How different is the iPhone 3G revenue model?

The iPhone has created a revolution and has changed the mobile landscape significantly more than any other handset. Surprisingly, it is not its amazingly user-friendly UI, ultra cool design or the ease of integration with iTunes. It is the revenue model that redefined the business dynamics between handset manufacturers and mobile operators. Other manufacturers are now trying to follow the same path.

Apple has been offering the iPhone exclusively through four selected mobile operators in Europe and US, after having negotiated revenue share agreements. Mobile operators have agreed to give much more to a handset manufacturer than they usually do: AT&T has been rumoured to be giving $150-200 back to Apple for each iPhone plus a percentage of monthly revenues from the subscribers that have signed up for an iPhone contract. Orange, O2 and T-Mobile are expected to have signed similar agreements. A back-of-the-envelope calculation yields the following:

Addressable market (1Q 2008): 153 million users
Market penetration: 3-5%
Shipped iPhones (1H 2008): 4.02 million
Revenue per iPhone sold: $153
iPhone Published revenues (1H 2008): $619m

Apple is the only manufacturer that could demand this from mobile operators and get recurring revenues. By doing so, mobile operators have access to high spending customers (in essence, this is a form of negative Channel ARPU – read previous post).

So can Apple do the same with the new version of the iPhone? First of all, lets look at how you could, can and will be able to get your hands on an iPhone.

How you could get an iPhone
From its launch until April 2008 and if you lived in the US, France, UK or Germany, you could walk in an operator retail outlet and sign up for an agreement and get an iPhone. Or you could go to an Apple store, buy an iPhone (the 16GB version was sold in both operator and retail shops for the same price) and activate it through iTunes, where you had to enter a contract to activate your iPhone.

How you can get an iPhone
From April 2008 until today (May 2008), Apple stores list all iPhones as unavailable (in all countries where it has been previously sold). If you currently want an iPhone, you can only get one from an AT&T store (but you need to be an AT&T customer or sign up).

How you will be able to get the iPhone 3G
Instead of having exclusive agreements with few operators, Apple has signed blanket deals with operator heavyweights: Vodafone, Orange and several others. In parallel, Apple is expected to be selling the iPhone 3G in retail shops without getting mobile operators involved (yes, this has happened in Germany but the iPhone has been selling there at €1000 – just to conform with legislation).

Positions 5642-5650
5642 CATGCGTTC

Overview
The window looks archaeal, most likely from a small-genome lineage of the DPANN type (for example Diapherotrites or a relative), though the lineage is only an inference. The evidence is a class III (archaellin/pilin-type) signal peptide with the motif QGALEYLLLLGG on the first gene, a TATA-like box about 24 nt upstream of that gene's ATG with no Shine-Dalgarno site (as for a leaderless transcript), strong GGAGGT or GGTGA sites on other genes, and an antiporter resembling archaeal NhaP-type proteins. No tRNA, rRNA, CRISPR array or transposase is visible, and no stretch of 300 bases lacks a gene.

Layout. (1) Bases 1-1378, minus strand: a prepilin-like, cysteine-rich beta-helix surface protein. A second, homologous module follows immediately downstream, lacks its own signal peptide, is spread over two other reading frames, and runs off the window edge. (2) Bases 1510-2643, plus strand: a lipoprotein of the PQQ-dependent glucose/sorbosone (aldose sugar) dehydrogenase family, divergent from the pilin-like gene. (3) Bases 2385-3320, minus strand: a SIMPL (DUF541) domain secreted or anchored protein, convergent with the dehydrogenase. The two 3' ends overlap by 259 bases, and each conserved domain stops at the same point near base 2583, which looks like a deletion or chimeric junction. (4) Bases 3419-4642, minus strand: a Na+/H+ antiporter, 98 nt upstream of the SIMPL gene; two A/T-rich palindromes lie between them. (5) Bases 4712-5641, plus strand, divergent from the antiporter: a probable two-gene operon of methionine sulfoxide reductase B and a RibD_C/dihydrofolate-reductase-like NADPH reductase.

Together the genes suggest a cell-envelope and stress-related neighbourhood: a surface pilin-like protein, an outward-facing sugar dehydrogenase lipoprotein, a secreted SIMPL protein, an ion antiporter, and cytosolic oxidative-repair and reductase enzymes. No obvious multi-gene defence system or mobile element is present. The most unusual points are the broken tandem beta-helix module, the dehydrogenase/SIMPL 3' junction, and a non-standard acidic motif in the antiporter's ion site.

What has changed?
Apple may have realised that exclusive deals with mobile operators may provide sustainable high-margin revenues but at the same time this limits the scale of volume shipments due to the smaller number of exclusive agreements possible. The original iPhone revenue model has been disrupted by unlocking and shipping to grey markets (1 million iPhones are reported to have bypassed the activation process) which has deprived Apple of its recurring revenues. Nevertheless, the iPhone ecosystem includes iTunes and even unlocked iPhones can generate revenues for Apple when a user buys content through the online shop.

Why has Apple changed its strategy?
Apple may have realised that singular, exclusive agreements cannot provide significant revenues. In order to bring in more revenues, higher volumes are necessary and possibly smaller revenue shares in order to lure mobile operators. By doing so, Apple can get access to a much larger addressable market, have a larger market share even if the profit margins are not as high as those of the original iPhone. Apple may have learned its lesson: restricting user choice is not a good thing and users are most likely to find a way to get their hands on an iPhone.

A sign of the new strategy is that the iPhone is not available in Apple Stores (where a user can buy it and unlock it) but only in AT&T where you need an agreement with the operator to buy one. Apple may have ran out of stock but I find it quite unlikely that the manufacturer goes out of stock before the mobile operator. Apple may be creating a new market for its new iPhone 3G – the retail environment where anyone can just walk in and buy an iPhone with no strings attached. I suspect that the iPhone 3G will be selling in many markets without a contract – or with a contract and subsidized.